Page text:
Sea surface height increases not only as water is added, but also as water warms and its volume expands. Changes in salt content, or salinity, also affect sea levels. These are known as “thermosteric” and “halosteric” changes.
A global system of floating ocean sensors, known as “Argo,” measures ocean temperature and salinity from the surface to a depth of about 6,600 feet (2,000 meters). Argo floats tell us how much of known sea level rise can be attributed to increased temperature as sea water expands.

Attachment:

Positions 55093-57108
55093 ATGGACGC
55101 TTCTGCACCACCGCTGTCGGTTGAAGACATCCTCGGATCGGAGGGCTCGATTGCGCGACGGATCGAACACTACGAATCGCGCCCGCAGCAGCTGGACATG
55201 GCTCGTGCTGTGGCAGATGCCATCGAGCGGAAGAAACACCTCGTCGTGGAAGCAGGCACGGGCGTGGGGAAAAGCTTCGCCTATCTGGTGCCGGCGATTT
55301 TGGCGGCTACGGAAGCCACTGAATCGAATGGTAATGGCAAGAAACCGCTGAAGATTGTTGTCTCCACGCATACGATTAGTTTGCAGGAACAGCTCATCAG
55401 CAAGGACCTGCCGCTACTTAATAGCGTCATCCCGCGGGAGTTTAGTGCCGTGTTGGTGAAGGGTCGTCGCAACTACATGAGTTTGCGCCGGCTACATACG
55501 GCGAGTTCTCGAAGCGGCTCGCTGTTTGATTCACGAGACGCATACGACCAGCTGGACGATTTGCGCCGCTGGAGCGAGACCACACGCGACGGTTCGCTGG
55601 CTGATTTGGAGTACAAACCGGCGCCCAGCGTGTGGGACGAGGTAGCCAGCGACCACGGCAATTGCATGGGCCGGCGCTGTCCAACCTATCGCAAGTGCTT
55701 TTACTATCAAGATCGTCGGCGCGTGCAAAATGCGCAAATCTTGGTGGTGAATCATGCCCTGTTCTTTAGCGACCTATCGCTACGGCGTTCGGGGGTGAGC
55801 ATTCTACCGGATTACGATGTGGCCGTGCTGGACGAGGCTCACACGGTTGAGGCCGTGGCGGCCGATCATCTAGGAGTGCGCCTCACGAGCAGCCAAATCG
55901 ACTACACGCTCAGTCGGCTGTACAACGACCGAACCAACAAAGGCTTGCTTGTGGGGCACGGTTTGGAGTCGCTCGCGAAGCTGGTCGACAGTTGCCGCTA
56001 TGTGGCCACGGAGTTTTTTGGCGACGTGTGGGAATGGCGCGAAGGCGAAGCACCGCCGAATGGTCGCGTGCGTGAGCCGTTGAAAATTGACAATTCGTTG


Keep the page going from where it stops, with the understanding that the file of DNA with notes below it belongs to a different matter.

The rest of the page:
Warming and expanding ocean water contributes about one-third of known sea level rise over decades, as the ocean absorbs 90% of the heat trapped in Earth’s atmosphere. Combined with measurements of land ice melt that adds water to the ocean, we can identify and measure the processes contribution to global mean sea level rise.